Kenora jail prisoner graduates from Wahsa
Wahsa graduate Timothy Brisard recently enrolled in studies at Confederation College after completing his Grade 11 and 12 studies while in the Kenora District Jail.
Wahsa Distance Education Centre’s secondary school program has provided a Kenora District Jail inmate with an opportunity to pursue a college education while in jail.
“Two days after I graduated I got accepted into college taking the general arts and science,” said Timothy Brisard, a recent Wahsa graduate from Lake Nipigon First Nation who completed his Grade 11 and 12 courses while in the Kenora District Jail. “After that I am going to be taking the Aboriginal Community Advocacy course. Once I’ve completed that I will be going to bible college to be a minister.”
Although Brisard was successful in completing his Wahsa courses over the past one-and-a-half to two years, he said it was difficult due to disturbances in the jail.
“There is no privacy and it’s always loud here,” Brisard said. “Sometimes there is a lot of tension here, so for me to focus on my academics, it has been really challenging. I kind of have to go into my own world; in order to get there I have to depend on God for his strength and for his power and just do my own thing.”
Brisard completed the courses by viewing copies of interactive Smart Board classes captured on disks for viewing on computers. He also called Wahsa teachers for help with his work whenever required.
“I was the first person to do my literacy test at the Kenora District Jail,” Brisard said. “And I was the first person to ever graduate (from secondary school).”
Due to Brisard’s success, the Kenora District Jail has started up a Wahsa program for other prisoners.
“He did very well,” said Darrin Head, Wahsa’s principal. “His courses in Grade 11 and 12 were all college preparation courses and he was an A student.”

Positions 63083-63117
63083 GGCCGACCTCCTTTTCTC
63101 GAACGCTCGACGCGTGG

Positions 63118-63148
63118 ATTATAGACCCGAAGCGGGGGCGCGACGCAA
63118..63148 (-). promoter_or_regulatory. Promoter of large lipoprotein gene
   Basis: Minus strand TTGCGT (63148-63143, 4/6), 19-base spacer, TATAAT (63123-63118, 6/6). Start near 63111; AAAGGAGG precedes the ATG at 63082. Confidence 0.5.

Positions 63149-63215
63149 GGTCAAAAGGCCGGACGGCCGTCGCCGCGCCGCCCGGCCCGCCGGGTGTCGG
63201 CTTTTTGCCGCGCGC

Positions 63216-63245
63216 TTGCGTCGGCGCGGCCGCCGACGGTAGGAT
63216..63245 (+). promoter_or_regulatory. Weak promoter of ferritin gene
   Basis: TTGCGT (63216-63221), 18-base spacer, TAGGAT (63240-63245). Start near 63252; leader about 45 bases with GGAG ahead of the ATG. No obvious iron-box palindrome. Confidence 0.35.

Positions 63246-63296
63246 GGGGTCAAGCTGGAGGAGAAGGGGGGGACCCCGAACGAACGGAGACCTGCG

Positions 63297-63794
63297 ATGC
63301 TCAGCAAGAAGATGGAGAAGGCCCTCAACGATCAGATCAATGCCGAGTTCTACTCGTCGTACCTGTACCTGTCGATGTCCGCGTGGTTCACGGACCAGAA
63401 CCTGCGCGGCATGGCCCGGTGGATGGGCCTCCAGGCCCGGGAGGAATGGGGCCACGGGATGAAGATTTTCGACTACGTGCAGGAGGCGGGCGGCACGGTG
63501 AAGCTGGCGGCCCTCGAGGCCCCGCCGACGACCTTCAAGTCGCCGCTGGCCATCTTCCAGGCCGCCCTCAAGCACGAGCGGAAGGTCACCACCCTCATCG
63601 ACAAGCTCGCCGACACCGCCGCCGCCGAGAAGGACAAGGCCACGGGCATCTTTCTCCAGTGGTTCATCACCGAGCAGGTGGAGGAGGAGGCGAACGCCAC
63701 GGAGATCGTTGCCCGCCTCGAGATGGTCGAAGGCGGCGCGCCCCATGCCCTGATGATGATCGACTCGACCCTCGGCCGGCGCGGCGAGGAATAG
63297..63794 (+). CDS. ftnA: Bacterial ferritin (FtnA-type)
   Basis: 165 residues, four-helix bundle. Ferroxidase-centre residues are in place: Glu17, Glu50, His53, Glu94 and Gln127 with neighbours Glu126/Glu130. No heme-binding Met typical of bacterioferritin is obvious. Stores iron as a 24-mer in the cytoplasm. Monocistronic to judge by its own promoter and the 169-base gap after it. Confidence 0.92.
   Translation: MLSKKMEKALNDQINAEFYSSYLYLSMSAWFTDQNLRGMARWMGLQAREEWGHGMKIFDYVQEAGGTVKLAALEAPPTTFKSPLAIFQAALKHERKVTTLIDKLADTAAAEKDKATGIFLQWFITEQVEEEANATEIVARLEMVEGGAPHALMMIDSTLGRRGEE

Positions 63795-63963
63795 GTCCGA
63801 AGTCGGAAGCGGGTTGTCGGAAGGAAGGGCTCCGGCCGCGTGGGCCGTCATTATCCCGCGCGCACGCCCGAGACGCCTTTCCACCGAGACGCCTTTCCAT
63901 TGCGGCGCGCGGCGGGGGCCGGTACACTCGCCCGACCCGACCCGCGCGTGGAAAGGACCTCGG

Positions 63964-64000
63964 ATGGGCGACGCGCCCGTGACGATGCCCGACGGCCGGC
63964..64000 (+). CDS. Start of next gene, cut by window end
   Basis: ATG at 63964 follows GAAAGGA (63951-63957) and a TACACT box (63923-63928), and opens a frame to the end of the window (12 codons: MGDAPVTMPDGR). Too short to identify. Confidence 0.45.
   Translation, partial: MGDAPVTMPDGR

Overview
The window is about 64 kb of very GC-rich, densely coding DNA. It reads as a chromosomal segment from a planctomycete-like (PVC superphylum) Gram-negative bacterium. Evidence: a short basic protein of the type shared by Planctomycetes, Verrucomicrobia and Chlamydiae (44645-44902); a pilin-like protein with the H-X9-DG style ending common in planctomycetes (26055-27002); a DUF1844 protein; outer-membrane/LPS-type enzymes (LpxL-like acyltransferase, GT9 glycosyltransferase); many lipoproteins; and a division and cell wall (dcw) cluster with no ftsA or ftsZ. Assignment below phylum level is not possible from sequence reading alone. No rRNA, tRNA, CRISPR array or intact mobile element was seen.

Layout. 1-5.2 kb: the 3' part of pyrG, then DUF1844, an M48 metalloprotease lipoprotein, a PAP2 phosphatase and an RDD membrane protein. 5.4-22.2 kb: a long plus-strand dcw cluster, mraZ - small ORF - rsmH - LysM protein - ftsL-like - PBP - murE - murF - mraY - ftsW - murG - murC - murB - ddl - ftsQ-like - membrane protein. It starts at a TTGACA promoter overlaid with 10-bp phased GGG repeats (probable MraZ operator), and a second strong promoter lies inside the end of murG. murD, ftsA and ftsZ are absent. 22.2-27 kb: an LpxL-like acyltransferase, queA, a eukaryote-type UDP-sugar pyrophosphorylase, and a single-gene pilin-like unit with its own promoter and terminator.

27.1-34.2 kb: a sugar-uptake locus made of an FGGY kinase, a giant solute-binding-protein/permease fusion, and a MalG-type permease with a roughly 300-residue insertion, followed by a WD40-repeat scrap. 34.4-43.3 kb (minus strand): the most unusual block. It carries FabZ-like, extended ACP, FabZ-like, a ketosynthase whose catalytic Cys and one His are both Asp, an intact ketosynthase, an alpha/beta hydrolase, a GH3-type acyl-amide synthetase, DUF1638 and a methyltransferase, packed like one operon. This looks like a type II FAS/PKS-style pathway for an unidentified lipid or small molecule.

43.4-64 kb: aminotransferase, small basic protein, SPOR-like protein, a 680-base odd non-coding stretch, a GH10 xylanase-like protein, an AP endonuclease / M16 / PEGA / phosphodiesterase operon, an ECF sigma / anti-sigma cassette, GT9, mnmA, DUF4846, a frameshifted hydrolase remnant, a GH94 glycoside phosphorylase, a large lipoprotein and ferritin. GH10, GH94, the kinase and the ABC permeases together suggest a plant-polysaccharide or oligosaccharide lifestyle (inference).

Head said there are now 13 Wahsa students registered at Kenora District Jail.
“They have made a room available to us where our students can go on a regular basis and work on their Wahsa courses,” Head said. “And we actually have a tutor now that goes in there for two-and-a-half hours a day, five days a week to help those students.”
Head said the students have also been calling their teachers for assistance with their courses.
“But it’s nice that they have a place to go and somebody who can work with them on a daily basis,” Head said.
Head said the opportunity to pursue their high school diploma while in jail provides the inmates with more opportunities when they finish their sentences.
“We’re really excited,” Head said. “We can see a lot of positive things happening.”
Wahsa has seen an increase in overall student success levels since switching over to the interactive Smart Board delivery platform in September 2012.
“All you need is a computer screen and Internet and you can join the class,” Head said.
“They’ll see exactly what is on that computer screen and broadcast. So if you have students in Big Trout, Bearskin, Sandy Lake, Deer Lake, Thunder Bay, wherever they are, they will all see what the teacher has on the Smart Board in the broadcast studio.”
Head said the students can talk back and forth in real time and use their computer mouse to write on their screen, which is then seen by the teacher and other students on the Smart Board screen.
“It’s totally interactive, it’s audio, it’s video,” Head said. ”It’s like a classroom where you hear everything that is happening, you can see everything that is happening on the chalkboard, you can add to it and everybody will see it, but you just can’t see each other’s faces. So it’s as close to being there as you can get.”
Wahsa first began providing Ontario secondary school courses in 1992 over a radio delivery platform.
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